This month, Oregon’s Legislature swore in its most diverse set of lawmakers to date. Among them is Kayse Jama. He’s been a prominent community organizer in the Portland metro area, and across the state, for about 20 years. In that time, he’s worked to lift up the voices of immigrant, low-income and historically marginalized Oregonians.
Jama is an immigrant himself, having fled a war-torn Somalia two decades ago.
OPB’s “All Things Considered” Host Tiffany Camhi spoke with the senator about some of his priorities in his first legislative session.
This interview has been edited for length and clarity.
Tiffany Camhi: You were selected by the commissioners of both Multnomah and Clackamas counties to fill outgoing state Sen. Shamia Fagan’s seat, and your district covers parts of both counties. You’ve said that you want to empower communities whose voices are not often heard in Salem. How do you plan on doing that?
Sen. Kayse Jama: Senate District 24 is one of the most diverse districts in our state. It’s home to many, many linguistically diverse communities, immigrant refugees and low-income Oregonians. This district really has a lot of needs, but it also has a lot of opportunity to address some of the issues that we’re facing.
At heart, I’m a community organizer. I spent 20 years working with a diverse population. As an organizer, my hope is always to bring the community that I represent to Salem. And one way to do that of course, is being there. I have deep relationships with the community organizations. My hope is that my extensive experience working with the community will actually allow me to bring those diverse voices to the table.
Camhi: You were a co-founder and the executive director of Unite Oregon, which is a coalition aimed at improving racial and economic justice for people of color, immigrants, refugees and people from low-income backgrounds. How do you think your time with that nonprofit will inform your decisions as a lawmaker?
Jama: I think just working with the community and really meeting [them] where they are and also listening. If you give them the opportunity, they will come up with solutions that really reflect their daily life experience.
We worked with multiple issues: racial justice, economic justice and immigrant issues for the last 20 years as an organization. And that really taught me one thing: You have to really allow the community to get involved in the issues that they care [about] most. And I’m hoping to continue that path, of bringing people to the table and having the opportunity for them to discuss issues that they care about. That definitely will help us to come up with better, more inclusive policies. And it will help the state to be more inclusive for all Oregonians.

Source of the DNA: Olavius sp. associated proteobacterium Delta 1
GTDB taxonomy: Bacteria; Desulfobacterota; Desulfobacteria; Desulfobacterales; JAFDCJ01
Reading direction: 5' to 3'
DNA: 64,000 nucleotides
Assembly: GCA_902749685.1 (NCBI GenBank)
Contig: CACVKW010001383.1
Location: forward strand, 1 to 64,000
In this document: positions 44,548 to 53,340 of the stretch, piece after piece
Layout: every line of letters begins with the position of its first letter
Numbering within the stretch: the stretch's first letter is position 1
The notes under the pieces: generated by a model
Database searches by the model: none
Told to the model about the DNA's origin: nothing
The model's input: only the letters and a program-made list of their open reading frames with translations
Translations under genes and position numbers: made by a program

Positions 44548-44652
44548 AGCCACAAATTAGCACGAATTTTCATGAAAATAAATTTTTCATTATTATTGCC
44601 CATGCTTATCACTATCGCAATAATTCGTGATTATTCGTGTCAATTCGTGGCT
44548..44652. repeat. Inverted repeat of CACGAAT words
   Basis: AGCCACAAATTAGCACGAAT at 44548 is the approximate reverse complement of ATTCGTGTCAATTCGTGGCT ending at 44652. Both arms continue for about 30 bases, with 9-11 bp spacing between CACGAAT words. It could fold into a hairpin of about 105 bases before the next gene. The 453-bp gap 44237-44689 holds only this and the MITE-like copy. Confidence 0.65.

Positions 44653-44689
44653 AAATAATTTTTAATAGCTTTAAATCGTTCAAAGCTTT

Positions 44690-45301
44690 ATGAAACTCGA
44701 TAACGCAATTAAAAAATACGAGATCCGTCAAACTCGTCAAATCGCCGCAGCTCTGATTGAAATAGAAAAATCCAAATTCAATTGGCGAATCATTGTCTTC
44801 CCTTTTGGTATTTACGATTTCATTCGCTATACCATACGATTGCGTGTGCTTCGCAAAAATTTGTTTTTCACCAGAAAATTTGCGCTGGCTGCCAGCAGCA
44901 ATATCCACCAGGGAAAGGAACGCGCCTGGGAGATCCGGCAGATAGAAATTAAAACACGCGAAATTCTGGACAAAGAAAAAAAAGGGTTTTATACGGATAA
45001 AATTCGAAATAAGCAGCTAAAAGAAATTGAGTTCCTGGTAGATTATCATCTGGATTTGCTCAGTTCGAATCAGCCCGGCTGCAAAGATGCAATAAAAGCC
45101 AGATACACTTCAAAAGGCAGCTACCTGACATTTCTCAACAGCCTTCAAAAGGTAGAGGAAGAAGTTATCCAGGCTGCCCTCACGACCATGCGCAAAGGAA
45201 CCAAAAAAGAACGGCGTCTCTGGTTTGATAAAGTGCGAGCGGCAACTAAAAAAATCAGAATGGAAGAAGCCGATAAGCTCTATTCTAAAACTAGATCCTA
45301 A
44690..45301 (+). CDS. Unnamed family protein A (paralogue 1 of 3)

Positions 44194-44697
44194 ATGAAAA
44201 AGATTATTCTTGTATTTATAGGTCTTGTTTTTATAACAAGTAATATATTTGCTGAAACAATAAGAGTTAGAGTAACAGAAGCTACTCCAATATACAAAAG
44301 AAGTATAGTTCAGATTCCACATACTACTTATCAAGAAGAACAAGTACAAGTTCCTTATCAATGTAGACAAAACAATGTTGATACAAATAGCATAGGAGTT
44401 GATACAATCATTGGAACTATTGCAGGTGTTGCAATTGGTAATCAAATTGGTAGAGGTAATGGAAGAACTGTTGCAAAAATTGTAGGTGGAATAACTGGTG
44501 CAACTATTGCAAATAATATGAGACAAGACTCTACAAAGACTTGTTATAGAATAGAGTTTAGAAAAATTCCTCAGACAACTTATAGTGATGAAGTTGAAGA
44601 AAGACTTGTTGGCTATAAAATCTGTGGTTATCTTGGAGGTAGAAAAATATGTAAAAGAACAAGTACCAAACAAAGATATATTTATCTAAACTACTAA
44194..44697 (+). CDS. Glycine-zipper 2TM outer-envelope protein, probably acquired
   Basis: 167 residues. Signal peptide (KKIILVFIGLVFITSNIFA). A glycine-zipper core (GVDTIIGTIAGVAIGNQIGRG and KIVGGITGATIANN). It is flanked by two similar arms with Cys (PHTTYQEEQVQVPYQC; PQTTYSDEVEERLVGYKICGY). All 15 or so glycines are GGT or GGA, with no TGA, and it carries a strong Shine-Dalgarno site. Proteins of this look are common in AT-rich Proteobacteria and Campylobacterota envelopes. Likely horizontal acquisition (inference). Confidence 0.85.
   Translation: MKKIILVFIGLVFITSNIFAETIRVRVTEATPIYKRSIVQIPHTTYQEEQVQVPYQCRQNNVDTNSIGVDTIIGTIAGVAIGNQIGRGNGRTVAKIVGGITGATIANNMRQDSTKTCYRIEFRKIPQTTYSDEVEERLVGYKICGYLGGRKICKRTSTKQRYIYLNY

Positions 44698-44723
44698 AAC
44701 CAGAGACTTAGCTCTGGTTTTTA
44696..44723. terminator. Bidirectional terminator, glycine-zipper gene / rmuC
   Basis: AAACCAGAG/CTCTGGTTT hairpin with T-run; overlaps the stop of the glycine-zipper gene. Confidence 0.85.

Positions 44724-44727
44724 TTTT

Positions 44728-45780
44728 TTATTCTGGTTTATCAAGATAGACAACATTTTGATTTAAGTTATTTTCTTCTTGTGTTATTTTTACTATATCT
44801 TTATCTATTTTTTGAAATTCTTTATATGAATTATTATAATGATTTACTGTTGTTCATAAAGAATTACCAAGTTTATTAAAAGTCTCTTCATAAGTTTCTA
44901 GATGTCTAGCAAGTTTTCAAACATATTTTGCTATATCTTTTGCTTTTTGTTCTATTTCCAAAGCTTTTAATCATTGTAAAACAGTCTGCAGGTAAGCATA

Camhi: You’re a member of Oregon’s Black, Indigenous and People of Color Caucus and it released its agenda last week. Are there certain bills from this that you’ll be especially focused on?
Jama: The housing crisis is going to be one of my issues that I want to address. As I was campaigning or talking to the community members, it was very clear in my district that the community is suffering, they’re struggling. They don’t know where their next paycheck will be coming from. So the goal is going to be really addressing some of those [short-term housing] issues around COVID-19, but also making sure that we have a long-term strategy, whether it is through creating the opportunity for home ownership or creating more affordable housing stocks in our state.
But also I have a long history of working in police accountability and criminal justice reform. We are reckoning with the racial justice issues in this state...and we need to deal with [those]. There’s some amazing work happening already. My colleague in the House, Rep. Janelle Bynum and Sen. Lew Frederick and other leaders in the state have been really working to address some of those issues.
Measure 110 is something that I really was passionate about.
Camhi: That’s the measure that decriminalizes small amounts of illicit drugs.
Jama: Yes, it does. It will create more funding for drug treatment programs. It will create more drug treatment opportunities for the Oregonians who are struggling with addiction. So my hope is to implement Measure 110 the way that the voters intend it to work.
Of course, there are so many other issues that we are dealing with as a state. And I’m looking forward to working with my colleagues to address them. And of course, we all know that people of color, immigrant refugees, and low-income Oregonians are disproportionately impacted by those issues that I highlight.
Camhi: You’re now the Oregon Legislature’s first refugee senator and first Muslim senator. Considering the recent occupation of the state house in Salem by far-right extremists and the insurrection in the U.S. Capitol, do you feel safe as a lawmaker? And how do you square these recent attacks with the work that you want to do?
Jama: I think we’re all devastated by what happened in Washington, D.C. My safety of course concerns me and, of course, all of us who are serving. If we don’t think that we have safety issues, I think we’ll all be naive. But I think what I’m really more concerned about are the women and men who are either immigrant refugees, people of color, who are being harassed or attacked in our city and our state on a daily basis. So their safety and freedom for me is what I’ve been more concerned about more than anything else.
We all know that this country really has a lot of history around race and racism. My focus is more about data with systematic and structural racism that we have as a state, so we can really address some of the inequities that we are facing as a community.
To hear the full conversation with Oregon State Sen. Kayse Jama, click play on the audio player at the top of this article.